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I’ve just spent a very enjoyable evening at the movies, watching a documentary which has made my heart sing. The film ‘That Sugar Film’, is so closely aligned with the real food movement (which I am passionate about), that I felt both inspired and hopeful that change is coming…and not before time.

3 years ago, Australian actor/now also film director and producer Damon Gameau, began an experiment on himself to monitor the physical effects of consuming 40 teaspoons of sugar per day. This is the average amount of sugar eaten by Australians. Most of the sugar consumed is hidden in processed foods. Gameau had absolutely no trouble filling his sugar quota using what would conventionally be seen as healthy foods. He didn’t eat any junk food. He ate breakfast cereals, he drank fruit juice and fruit smoothies, and an abundance of supermarket foods, such as pasta sauces and salad dressings etc which are all ladened with hidden sugars.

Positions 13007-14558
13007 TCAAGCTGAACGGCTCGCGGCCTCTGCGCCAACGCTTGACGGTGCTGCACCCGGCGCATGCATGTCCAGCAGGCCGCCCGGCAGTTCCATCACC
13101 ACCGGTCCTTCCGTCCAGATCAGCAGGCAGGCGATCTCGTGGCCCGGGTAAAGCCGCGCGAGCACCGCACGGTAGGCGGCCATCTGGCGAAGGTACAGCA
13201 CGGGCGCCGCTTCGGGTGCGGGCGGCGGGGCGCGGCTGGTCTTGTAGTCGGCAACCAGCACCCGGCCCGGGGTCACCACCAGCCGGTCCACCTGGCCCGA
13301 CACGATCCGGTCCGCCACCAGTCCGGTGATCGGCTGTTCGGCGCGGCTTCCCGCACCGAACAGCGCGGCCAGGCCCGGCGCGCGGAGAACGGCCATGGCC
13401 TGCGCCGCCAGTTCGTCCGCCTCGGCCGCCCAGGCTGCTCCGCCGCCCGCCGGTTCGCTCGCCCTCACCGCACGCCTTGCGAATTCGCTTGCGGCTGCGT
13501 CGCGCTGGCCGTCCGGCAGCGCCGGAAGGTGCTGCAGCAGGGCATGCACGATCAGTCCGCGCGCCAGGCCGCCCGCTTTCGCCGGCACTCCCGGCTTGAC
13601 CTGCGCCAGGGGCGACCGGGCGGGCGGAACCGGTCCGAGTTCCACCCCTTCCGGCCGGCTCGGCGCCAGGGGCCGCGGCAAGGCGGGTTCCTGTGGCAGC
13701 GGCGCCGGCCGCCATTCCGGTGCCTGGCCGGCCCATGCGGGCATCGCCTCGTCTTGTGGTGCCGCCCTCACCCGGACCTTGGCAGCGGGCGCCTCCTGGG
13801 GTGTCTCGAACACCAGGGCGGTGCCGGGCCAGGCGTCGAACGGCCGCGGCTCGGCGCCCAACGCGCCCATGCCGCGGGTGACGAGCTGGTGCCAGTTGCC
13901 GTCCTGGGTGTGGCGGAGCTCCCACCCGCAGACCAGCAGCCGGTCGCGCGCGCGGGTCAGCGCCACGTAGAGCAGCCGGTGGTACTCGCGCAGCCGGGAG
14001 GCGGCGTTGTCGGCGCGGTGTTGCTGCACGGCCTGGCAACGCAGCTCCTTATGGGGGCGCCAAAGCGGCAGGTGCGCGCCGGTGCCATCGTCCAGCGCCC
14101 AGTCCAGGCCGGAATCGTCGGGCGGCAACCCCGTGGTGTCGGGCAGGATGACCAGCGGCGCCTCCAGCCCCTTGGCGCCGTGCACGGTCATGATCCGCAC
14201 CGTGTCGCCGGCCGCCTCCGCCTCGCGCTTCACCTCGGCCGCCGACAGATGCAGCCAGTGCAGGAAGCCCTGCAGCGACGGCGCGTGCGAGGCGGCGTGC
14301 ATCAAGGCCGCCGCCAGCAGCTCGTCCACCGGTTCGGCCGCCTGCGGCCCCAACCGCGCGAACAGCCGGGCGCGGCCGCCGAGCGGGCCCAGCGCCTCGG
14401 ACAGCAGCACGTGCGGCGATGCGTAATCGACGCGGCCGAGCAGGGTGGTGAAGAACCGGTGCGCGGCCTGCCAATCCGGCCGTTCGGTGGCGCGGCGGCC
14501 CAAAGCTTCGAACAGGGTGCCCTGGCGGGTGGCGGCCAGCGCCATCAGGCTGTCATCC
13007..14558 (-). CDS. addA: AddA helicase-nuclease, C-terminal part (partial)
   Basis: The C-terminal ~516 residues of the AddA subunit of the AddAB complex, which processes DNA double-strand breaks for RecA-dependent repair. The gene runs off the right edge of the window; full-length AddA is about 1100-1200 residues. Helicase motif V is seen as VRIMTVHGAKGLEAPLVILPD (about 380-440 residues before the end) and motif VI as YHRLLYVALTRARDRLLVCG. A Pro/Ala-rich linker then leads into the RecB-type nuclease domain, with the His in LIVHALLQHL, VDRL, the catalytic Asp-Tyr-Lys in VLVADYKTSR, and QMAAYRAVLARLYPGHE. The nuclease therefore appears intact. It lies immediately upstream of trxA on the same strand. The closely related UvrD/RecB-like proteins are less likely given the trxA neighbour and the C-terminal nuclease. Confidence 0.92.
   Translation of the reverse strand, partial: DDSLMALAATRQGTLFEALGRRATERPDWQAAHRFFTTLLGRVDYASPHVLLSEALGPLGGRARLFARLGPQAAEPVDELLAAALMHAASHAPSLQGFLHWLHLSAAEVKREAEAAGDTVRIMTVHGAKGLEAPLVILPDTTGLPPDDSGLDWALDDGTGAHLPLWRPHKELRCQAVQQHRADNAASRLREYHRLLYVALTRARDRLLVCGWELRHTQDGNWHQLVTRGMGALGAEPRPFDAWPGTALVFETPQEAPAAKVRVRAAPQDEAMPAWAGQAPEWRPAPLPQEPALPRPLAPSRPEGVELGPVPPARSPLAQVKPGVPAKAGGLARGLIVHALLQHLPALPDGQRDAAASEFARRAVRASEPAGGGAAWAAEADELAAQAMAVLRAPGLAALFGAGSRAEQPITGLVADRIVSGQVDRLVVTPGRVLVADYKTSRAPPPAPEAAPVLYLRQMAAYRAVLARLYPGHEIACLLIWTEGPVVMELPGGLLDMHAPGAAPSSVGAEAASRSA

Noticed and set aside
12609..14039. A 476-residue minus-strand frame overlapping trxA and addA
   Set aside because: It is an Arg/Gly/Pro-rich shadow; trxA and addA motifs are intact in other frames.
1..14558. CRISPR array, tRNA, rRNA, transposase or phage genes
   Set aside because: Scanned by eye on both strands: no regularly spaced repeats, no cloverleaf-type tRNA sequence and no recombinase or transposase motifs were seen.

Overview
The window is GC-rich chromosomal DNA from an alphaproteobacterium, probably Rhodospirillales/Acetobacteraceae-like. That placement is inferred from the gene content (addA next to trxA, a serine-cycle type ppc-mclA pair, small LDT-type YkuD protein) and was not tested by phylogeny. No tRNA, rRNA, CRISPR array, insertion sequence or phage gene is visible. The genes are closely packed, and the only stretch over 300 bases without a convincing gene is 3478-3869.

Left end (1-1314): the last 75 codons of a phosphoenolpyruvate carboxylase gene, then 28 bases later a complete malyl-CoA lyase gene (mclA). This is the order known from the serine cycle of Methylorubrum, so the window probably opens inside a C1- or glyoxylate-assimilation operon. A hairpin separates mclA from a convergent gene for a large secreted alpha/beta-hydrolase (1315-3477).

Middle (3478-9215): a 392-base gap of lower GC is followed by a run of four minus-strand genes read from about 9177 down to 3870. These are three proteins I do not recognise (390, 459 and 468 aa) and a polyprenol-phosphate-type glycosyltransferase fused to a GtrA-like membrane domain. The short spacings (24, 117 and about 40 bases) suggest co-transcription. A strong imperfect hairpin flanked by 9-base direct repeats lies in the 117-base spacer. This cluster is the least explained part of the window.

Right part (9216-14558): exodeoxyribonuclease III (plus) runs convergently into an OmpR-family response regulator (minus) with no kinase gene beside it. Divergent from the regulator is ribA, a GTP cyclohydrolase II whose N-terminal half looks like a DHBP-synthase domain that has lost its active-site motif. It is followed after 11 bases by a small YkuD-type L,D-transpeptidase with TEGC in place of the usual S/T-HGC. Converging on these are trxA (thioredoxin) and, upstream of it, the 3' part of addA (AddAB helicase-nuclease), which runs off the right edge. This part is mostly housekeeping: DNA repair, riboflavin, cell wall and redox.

His experiment lasted for 60 days, and the decline in his health was marked. His liver function deteriorated to the point of him developing a fatty liver, with scarring and the beginnings of cirrhosis. He became pre-diabetic, and put on a huge amount of weight almost entirely around his belly, despite his overall calorie load not actually changing from his pre-experiment intake. His moods yo-yoed, and he looked and felt terrible. He also lost all motivation for activity. As the physical changes started to happen, Gameau realised the power of the message he was creating, and the possibilities of this experiment becoming something of significance. What started as a home movie, now had the potential of becoming an international success, and changing lives.

For me, the message of the film was not a great revelation, but it was still quite shocking. The concept of going from healthy to seriously unhealthy, with foods which are widely accepted as ‘healthy’, was interesting and quite unique. What was really inspiring for me, was the feeling in the cinema, that the groundswell of support for a shift away from processed food is growing. In my mind, the real food movement is the next logical step, and it makes my heart sing.